3-year project to quantify benefits of S'pore's natural environment
An ambitious project to quantify all the benefits provided by Singapore's natural environment was launched yesterday, aiming to provide a framework for developers to assess the trade-offs between development and conservation.
The project will determine the economic, social and environmental benefits of the country's forests, parks, waterways and marine habitats. The effort to study the "natural capital" will take three years.
"In spite of the national effort towards greening the city state, we still need to know more about how to incorporate nature into holistic planning at a national scale," said a spokesman for the Singapore-ETH Centre, one of the project's leaders.
For example, trees can lower urban temperatures through providing shade and transpiration - when water evaporates from leaves, stems and flowers. While the effect of trees on temperature can be measured, other advantages they bring may not be as well known. Trees also help to slow storm-water run-off and help soil to absorb more rainwater, which reduces the strain on the drainage network.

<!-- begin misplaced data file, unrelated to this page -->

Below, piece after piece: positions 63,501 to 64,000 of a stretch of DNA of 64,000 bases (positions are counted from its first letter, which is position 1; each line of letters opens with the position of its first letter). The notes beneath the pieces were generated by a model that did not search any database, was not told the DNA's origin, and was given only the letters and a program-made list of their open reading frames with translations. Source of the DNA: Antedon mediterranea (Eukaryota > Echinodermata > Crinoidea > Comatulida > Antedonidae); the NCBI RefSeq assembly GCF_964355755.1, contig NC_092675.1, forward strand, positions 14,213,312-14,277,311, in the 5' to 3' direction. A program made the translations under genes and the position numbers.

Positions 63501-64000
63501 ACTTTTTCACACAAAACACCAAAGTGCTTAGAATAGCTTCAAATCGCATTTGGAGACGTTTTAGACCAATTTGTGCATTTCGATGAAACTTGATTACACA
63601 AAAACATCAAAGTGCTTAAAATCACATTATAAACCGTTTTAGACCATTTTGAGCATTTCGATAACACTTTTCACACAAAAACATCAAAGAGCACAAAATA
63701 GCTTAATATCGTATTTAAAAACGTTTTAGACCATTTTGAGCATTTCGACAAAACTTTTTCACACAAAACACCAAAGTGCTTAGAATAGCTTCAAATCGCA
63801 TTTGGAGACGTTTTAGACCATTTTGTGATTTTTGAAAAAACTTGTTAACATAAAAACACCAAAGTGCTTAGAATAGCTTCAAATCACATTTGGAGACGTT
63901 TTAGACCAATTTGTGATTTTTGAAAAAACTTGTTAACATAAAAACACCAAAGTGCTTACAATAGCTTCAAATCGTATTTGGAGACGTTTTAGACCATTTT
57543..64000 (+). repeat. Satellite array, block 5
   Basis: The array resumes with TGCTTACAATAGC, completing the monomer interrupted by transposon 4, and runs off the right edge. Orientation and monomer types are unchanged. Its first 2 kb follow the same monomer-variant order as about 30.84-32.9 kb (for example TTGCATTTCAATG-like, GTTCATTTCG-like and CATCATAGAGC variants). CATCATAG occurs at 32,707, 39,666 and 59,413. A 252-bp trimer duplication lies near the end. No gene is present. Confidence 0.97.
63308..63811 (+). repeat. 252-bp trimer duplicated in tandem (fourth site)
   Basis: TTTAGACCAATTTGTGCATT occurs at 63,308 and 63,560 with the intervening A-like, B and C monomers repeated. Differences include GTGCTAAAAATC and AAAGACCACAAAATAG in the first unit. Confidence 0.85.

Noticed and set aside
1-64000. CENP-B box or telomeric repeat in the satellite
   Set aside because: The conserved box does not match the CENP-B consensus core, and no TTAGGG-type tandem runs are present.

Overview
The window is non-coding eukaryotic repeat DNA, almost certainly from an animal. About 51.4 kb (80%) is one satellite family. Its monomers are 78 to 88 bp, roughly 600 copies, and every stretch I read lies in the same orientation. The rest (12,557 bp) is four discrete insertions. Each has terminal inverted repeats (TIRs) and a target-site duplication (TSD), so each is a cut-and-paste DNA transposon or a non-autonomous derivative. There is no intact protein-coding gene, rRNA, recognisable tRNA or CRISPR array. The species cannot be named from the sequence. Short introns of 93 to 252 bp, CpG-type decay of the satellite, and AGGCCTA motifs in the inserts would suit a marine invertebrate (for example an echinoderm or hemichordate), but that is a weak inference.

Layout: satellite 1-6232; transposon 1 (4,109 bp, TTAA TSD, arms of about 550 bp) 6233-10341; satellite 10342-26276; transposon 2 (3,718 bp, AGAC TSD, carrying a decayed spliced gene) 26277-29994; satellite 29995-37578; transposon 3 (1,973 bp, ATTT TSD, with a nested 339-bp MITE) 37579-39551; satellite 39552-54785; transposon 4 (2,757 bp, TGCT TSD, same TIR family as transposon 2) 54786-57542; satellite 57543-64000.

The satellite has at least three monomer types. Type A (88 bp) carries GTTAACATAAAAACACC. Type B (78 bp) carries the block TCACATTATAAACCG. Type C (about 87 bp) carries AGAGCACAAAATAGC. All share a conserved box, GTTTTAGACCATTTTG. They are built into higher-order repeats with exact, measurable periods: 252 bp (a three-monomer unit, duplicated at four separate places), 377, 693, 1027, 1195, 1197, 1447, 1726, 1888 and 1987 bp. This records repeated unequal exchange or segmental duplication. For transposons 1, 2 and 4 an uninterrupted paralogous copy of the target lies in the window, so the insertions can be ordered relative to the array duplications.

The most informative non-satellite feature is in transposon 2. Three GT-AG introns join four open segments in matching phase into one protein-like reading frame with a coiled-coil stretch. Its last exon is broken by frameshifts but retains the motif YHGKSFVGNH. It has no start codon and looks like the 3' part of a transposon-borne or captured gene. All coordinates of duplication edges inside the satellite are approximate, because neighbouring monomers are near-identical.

The National University of Singapore is the other project leader, and the two will form a team of 30 researchers, who will create a framework to define Singapore's most important ecosystems, determine their benefits and agree on tools to measure them.
They will then assess the current state of the land, coastal and marine habitats, quantifying their economic, societal and environmental benefits.
With this information, the team will programme a tool for planners and developers that can both visualise data on the benefits of natural capital and simulate the impact of various scenarios on Singapore's natural capital.
Singapore-ETH Centre principal investigator, Dr Dan Richards, said: "This will equip planners and developers to make better- informed decisions when faced with development-environment trade-offs, and also identify opportunities for the stronger incorporation of natural capital into our urban landscape."
- JOSE HONG